Also, it is tiring to hear people claim the the NRA just represents the gun industry. I’ve never been a member, but recent events have really made me consider it for the first time in my life. The NRA has over 5 million members and tens of millions of people support their views. The fact that they make political choices to “support” gun control when they think that is the best way to avoid far more restrictive laws is not evidence that they were previously gun control supporters. Their apparent support for a bump stock ban at a regulatory level to avoid legislative action is pretty comparable to their “support” for the Gun Control Acts of 1934 and 1968. 1934, in its original form, would have banned all semi-automatic guns – which today probably represent 90% of firearms (at least 90% of new firearms).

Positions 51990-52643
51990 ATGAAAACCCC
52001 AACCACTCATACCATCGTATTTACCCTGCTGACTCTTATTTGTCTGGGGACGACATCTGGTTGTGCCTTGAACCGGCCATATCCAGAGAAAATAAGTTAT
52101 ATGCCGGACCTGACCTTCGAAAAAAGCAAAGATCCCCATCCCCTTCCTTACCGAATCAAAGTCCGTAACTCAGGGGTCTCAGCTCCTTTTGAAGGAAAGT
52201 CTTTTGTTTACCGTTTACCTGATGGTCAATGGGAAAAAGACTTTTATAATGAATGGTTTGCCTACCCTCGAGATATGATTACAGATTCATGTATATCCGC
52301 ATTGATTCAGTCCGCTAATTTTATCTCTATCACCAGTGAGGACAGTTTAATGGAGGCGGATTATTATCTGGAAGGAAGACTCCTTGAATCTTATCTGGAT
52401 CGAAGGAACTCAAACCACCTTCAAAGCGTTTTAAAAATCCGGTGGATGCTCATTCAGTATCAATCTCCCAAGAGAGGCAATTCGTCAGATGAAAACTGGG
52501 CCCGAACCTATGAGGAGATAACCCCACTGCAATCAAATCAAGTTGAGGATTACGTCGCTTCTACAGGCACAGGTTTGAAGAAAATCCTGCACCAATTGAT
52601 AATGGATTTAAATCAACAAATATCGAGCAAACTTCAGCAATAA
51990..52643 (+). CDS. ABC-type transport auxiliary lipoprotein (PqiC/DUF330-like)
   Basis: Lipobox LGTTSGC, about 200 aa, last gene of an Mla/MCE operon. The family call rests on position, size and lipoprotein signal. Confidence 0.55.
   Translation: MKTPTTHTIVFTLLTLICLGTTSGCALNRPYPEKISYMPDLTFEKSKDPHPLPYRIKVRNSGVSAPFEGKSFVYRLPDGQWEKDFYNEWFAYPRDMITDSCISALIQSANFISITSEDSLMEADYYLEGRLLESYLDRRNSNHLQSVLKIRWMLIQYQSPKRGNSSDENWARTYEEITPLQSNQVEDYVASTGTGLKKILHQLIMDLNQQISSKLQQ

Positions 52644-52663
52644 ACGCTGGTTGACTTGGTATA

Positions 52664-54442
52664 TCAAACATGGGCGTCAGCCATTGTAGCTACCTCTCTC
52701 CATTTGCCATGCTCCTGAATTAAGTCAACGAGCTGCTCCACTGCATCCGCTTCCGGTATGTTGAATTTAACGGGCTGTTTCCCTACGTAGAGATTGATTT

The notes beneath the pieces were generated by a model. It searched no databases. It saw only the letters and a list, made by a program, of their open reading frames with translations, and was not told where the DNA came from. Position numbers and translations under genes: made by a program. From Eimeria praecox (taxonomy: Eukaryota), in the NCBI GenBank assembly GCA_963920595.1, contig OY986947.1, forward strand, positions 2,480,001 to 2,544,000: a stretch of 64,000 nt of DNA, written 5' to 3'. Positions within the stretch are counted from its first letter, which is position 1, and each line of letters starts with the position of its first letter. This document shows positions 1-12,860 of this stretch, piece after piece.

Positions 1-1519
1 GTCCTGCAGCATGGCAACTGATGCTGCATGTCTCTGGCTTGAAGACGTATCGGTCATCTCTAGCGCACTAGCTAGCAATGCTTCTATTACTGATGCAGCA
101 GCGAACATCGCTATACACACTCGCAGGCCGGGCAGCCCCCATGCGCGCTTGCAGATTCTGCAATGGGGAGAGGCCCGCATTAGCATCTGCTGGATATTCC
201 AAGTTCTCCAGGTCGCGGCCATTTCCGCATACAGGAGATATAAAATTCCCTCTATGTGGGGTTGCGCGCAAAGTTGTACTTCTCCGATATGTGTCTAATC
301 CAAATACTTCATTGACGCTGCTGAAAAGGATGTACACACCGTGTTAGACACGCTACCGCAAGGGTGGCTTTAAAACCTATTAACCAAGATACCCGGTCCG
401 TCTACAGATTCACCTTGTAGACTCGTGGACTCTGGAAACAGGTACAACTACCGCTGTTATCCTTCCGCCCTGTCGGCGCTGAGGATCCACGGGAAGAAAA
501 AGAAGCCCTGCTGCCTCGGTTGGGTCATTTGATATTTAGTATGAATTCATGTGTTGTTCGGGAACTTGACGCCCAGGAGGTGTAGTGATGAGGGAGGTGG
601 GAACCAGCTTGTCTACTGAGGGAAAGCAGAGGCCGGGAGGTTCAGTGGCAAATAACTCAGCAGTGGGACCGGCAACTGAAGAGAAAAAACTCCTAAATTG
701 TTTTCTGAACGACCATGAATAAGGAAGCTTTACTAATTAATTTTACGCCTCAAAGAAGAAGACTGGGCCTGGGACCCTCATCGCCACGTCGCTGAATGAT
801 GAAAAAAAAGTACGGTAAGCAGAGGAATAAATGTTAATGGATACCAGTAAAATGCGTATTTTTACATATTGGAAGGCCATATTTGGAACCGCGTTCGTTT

I know several people who have joined the NRA in the past few weeks in response to the corporate boycott and the attacks by the left.

            The bottom line is that we disagree. I believe that rights are important – all rights. There is also strong evidence that gun bans result in more crime – because only criminals have guns and only law abiding citizens follow those laws (see my other posts).

            The unfortunate part is the intolerance of the left – if you don’t agree with the left on every issue – in their view it is ok to shame you and they consider you less of a person because you are WRONG. That’s not the way a debate should work and the left should stop ascribing motives to those that are opposed to gun control.

            I hope I am pleasantly surprised by the students at PCHS, but it is far more likely that they will be intolerant of students who disagree with them. That’s the hallmark of the left and the fact that they have organized a gun control walkout rather than a school safety walkout is evidence they have pre-decided this issue.